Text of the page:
I’m one of 154 poets invited by Live Canon to respond to Shakespeare’s sonnets, in this anniversary year of his birth. Our poetic responses were published by Live Canon in an anthology and performed at the Victoria and Albert Museum on 24 April 2016.
I responded to Sonnet 7. It’s not a sonnet I knew; I asked Live Canon to select a sonnet for me, wanting the challenge and open to serendipity. As I’ve been working on celestial bodies, the imagery was appealing. But the sonnet’s tone and repeated association of the sun with a masculine life cycle irritated me. I particularly disliked the final couplet, which insists that you must have a son to be remembered (to not “diest”). Daughters, apparently, won’t do.
SONNET 7 (Wm Shakespeare)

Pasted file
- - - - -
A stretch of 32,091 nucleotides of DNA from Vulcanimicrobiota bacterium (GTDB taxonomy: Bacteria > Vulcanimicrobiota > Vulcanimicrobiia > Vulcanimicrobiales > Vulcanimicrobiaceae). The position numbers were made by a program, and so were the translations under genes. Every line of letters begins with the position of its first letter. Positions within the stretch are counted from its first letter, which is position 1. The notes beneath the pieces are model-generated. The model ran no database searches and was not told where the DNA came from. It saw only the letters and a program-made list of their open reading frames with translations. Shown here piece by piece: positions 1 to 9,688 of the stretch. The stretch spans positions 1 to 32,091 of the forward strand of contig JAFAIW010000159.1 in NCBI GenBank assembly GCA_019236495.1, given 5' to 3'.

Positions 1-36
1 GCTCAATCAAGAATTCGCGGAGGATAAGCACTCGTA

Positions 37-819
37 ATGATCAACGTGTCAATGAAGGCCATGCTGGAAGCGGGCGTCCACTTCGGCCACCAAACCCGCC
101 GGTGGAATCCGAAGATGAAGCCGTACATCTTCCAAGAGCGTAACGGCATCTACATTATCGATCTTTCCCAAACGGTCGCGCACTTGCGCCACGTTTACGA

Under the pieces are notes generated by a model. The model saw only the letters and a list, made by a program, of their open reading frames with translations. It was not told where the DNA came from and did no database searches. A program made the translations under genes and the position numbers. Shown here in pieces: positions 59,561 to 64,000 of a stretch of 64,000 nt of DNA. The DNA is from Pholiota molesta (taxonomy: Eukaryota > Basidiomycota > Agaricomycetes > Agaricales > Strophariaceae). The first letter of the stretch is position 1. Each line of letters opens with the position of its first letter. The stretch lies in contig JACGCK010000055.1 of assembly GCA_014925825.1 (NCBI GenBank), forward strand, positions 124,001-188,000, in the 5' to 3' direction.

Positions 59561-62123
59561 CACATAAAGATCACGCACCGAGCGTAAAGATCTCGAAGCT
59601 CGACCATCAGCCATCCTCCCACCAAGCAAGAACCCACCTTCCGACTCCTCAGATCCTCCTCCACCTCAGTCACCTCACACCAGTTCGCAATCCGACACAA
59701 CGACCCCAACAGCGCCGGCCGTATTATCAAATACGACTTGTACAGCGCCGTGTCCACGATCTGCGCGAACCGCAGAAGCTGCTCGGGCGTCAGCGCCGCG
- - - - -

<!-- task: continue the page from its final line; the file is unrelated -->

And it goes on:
Lo! in the orient when the gracious light
Lifts up his burning head, each under eye
Doth homage to his new-appearing sight,
Serving with looks his sacred majesty;
And having climbed the steep-up heavenly hill,
Resembling strong youth in his middle age,
Yet mortal looks adore his beauty still,
Attending on his golden pilgrimage:
But when from highmost pitch, with weary car,
Like feeble age, he reeleth from the day,
The eyes, ‘fore duteous, now converted are
From his low tract, and look another way:
So thou, thyself outgoing in thy noon
Unlooked on diest unless thou get a son.
ECLIPSED (NJ Hynes)
The dogs howl and household gods shiver
as the sun is dimmed and living colour dies,
a world reduced to black and white – but tides
continue to rise. The moon draws to her
growing seas and awkward monthly pains;
her milky light is gone, yet she covers
the golden sun, casts a shadow over
its flame. Her gravity and mass remain
even when her features disappear;
a stoic lid to the star’s burning light.
Unlike the sun, she will always stay near,
whether full or perilously slight.
Now be glad, dear woman, expectant one,
for a moon-faced daughter – not a son.